• People need good and applicable science... The deal... TECHNOLOGY The phrase “technical fix” has become pejorative. As climate changes, tens of millions of subsistence farmers will need new seeds so But the truth is that technology will be at the heart of any that they can resist higher temperatures and solution to climate change. It has to be. longer droughts. Parts of southern Africa already face reductions in crop yields of 30 per In the coming half century, the world’s population is bound to grow, even cent or more, unless their crops are made more though it may be stable by around 2050. We will have to feed, clothe and sustain drought tolerant and thus climate proof. 8-10 billion people. So consumption of many resources is also bound to grow, even As diseases spread with climate change, new if richer countries manage to restrain themselves. Top of the list will be the need for vaccination programmes will also be energy. Some 2 billion people round the world are still needed – for farm animals as well as humans. without basic electricity supplies. So if we are to provide 8-10 billion people with Ecosystem-based adaptation energy while reducing emissions by 80 per cent, we Often what is most needed is the protection of ecosystems that buffer climate need to transform how we generate and use energy – change and its effects. Nature provides many “ecosystem services” for us. Using in homes, factories, offices and public spaces, and for nature is often the cheapest way to protect coasts from storms and rising tides. transportation. For 15 years now, Vietnamese communities organized by local chapters of the That requires efficient technologies combined with Red Cross Association have been planting mangrove forests on shores most redesigning our lifestyles and living environments vulnerable to typhoons. Mangroves break up waves and absorb storm energy. – for instance by building urban areas where local In 2000, when typhoon Wukong hit, areas that had been planted remained services can be reached on foot, and the rest by mass safe, while neighbouring provinces suffered badly, with broken houses and transit systems rather than cars. dead bodies littering the shoreline. So far, 12,000 hectares have been planted at a We need to get the new ideas and cost of about US$1 million, SAVING an estimated US$7 million in bills for technologies fastest to the countries that are developing their energy infrastructure maintaining dykes. most rapidly. The International Energy Agency estimates that, in total, US$26 trillion Inland, rainforests stabilize soils, protecting against lethal landslides after will be invested worldwide in energy between 2006 and 2030, and more than half of storms. They also stabilize river flows, generate rain and protect against droughts. that will be in developing countries. Brazilian agriculture and rainforests are often seen as competing for land. But the farms need the rainforests, because they provide the rain on which the farms depend. Remove the forests and everything will turn to wasteland. Developing countries need to “leapfrog” WWF says nations need to make a special effort to maximize the to the new technologies without passing through benefits of ecosystem-based adaptation. It will probably deliver the best value- for-money. Protecting this natural infrastructure is at least as the dirty and polluting route that most important as maintaining infrastructure like roads and coastlines. industrializing countries have taken to date. 28 29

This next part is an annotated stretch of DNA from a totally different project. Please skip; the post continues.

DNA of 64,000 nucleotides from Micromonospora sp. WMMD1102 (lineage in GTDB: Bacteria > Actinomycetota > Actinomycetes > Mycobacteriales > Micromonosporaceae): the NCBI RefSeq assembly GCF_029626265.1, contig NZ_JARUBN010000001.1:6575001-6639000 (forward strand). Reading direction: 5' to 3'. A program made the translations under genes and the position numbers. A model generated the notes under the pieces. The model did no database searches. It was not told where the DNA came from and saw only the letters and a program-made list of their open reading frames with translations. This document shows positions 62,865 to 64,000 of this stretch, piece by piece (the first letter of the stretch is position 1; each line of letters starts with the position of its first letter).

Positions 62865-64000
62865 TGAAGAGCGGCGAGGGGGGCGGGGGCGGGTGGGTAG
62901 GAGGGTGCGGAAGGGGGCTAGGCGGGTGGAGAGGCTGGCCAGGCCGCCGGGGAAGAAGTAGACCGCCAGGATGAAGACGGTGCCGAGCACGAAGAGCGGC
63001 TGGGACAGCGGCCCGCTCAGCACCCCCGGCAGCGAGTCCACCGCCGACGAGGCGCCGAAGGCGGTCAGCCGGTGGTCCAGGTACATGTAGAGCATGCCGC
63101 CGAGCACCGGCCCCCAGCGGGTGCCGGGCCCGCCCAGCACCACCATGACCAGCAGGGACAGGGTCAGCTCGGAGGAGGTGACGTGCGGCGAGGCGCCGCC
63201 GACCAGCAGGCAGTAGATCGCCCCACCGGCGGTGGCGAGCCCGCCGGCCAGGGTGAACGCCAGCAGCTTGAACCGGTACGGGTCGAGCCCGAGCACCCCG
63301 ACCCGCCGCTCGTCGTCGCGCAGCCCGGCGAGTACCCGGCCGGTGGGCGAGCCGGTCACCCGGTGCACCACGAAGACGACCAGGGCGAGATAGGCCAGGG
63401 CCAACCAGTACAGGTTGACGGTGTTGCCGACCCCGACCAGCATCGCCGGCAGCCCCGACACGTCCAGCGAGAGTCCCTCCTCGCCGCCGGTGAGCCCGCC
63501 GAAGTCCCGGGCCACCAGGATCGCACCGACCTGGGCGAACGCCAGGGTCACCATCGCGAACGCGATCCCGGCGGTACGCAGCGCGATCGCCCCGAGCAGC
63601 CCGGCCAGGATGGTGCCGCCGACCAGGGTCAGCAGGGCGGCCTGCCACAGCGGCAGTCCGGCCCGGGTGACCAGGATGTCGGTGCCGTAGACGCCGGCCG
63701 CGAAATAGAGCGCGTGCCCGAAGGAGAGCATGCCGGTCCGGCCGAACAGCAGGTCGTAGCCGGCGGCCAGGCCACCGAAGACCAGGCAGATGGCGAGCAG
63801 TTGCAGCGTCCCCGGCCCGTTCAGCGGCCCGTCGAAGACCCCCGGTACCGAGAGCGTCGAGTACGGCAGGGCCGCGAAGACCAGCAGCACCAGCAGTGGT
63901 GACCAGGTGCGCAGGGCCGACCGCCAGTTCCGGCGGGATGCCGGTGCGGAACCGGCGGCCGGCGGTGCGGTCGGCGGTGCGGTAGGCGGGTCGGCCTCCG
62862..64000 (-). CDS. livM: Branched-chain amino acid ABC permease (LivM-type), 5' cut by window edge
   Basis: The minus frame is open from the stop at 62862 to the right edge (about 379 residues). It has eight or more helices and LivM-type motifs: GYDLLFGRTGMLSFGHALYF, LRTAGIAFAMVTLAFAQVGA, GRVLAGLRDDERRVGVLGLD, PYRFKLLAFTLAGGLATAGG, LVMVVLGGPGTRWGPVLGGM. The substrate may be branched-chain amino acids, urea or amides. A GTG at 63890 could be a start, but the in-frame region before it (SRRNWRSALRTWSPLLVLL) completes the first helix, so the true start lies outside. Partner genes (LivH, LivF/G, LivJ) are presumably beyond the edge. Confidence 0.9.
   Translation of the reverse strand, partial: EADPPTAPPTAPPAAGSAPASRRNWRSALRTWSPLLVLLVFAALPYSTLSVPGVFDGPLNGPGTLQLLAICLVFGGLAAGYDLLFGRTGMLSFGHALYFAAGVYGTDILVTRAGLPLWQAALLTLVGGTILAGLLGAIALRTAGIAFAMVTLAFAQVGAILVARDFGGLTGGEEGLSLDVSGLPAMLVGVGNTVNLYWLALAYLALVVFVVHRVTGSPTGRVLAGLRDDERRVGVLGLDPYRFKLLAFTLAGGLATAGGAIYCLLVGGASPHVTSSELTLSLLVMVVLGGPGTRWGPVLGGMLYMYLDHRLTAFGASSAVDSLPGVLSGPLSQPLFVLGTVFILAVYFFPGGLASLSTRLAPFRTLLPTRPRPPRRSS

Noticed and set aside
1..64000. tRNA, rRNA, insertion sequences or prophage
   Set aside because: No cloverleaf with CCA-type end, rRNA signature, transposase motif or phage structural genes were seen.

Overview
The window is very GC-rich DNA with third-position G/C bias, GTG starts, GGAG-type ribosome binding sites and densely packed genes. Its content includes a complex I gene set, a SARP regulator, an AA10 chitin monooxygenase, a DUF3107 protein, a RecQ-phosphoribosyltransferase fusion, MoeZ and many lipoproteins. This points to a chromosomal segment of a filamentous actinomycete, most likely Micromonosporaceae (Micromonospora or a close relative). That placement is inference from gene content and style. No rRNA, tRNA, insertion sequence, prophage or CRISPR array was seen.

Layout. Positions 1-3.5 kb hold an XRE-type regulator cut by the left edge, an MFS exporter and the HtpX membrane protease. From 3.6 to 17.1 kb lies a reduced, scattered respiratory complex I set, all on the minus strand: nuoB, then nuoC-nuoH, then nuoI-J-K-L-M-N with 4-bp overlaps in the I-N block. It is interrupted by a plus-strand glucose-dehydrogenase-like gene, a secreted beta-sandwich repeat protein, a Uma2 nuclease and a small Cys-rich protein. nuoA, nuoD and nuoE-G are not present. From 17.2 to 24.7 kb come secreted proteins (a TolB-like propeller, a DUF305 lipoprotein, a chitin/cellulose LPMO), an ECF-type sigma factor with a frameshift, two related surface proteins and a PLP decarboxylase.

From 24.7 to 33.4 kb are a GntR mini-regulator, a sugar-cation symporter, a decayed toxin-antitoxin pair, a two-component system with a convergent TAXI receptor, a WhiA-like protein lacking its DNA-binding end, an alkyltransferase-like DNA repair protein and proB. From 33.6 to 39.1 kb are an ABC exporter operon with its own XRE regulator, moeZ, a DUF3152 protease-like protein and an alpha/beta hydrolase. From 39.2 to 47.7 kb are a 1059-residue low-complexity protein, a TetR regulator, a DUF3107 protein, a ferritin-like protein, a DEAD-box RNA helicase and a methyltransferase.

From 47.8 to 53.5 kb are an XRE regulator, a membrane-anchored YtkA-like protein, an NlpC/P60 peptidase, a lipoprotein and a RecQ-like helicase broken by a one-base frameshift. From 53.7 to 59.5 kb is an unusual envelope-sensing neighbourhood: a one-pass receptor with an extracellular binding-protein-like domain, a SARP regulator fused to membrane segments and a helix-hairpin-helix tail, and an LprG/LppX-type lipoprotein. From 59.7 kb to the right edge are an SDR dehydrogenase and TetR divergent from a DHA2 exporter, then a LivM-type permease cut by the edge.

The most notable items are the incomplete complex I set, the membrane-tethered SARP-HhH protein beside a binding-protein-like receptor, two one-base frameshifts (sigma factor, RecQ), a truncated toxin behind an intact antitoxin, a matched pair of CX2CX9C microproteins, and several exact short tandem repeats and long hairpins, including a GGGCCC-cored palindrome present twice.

• We know most of the technologies that will be required. Wind energy technology is well developed and not expensive. Industrialized countries such as Germany, Spain, Denmark and the USA are investing heavily in it. Among developing countries, it is chiefly India and China that have adopted it on any scale. But many others could take similar steps if supported by investment from rich countries. They need training, technical skills, and help in compiling wind atlases and integrating wind power with more conventional electricity generators in a grid. Solar power is fast emerging too. Until recently this has mostly meant Other natural sources of energy that can photovoltaics (PV), in which sunlight is converted directly to electricity. Buildings can be harvested include tidal and wave be built with PV cladding to power and air-condition themselves from the sun. But power, and geothermal energy there is also growing interest in concentrated solar power, which uses mirrors and (hot rocks). lenses to focus solar energy to heat water that then runs conventional power turbines. The first such power stations to be operational at industrial scale are in Biofuels have been heavily criticized for taking the land and water needed for Spain and the USA. In theory, large areas of desert from Nevada to Algeria to India growing food. Some also have a large carbon footprint during production. But future could be covered in mirrors catching the sun’s energy. Making concentrated solar biofuels, particularly those using waste products from farming and those from power work is of global interest as a potential large source of clean energy. agroforestry and woods, may be a better bet. Biofuels may also have a long-term future for aviation. Solid biomass generally, in particular from new and sustainably Future vehicles are likely to be driven by managed forests, is a crucial renewable means of replacing coal in power generation either electricity or hydrogen (which, however, requires and providing reliable fuelwood for many poor communities in developing countries. large amounts of electricity for manufacture). Electric cars, just by means of physical laws, are inherently Carbon capture and storage is a set of technologies that would capture much more efficient than those fuelled by liquid CO2 emissions from large installations that burn fossil fuels, and store it permanently hydrocarbons such as oil. Electric cars are the deep underground in old oil and gas fields or in some types of aquifer. The technology political “flavour of the year” in 2009. But how still has some way to go to become commercially available on the scale climate friendly they are depends crucially on how needed – and does itself produce some emissions. But it could one day reduce the electricity is generated. If we end emissions from burning coal by 90 per cent and more – in other words well below up burning more coal the gain is small. The future is those of burning natural gas. Carbon capture and storage could also be used with a super-efficient transport system run on electricity biomass fuels, making electricity production “carbon negative”. In addition, it could produced from renewable sources. be applied on a large scale to other carbon-emitting and energy-intensive processes Electrification of public transport also makes mass transit much more such as cement and steel production. environmentally friendly. Trams, electric buses and trains must replace urban and regional diesel-powered systems. Electric high-speed trains between city centres The potential of nuclear power as a source of large-scale electricity is often such as those in parts of Europe do already substantially reduce the need for aviation. overrated. WWF believes that the risks of nuclear proliferation, waste disposal, In addition, freight must go back on rails. accidents and future shortages of uranium fuel make it an unsafe, unwise and unsustainable option. Methods for capturing and using methane emissions from agriculture, landfills and gas pipelines are quick, cheap and have a fast climatic payback. Methane only lasts in the atmosphere for about ten years, but during that time it is 20 times more potent as a greenhouse gas than CO2. 30 31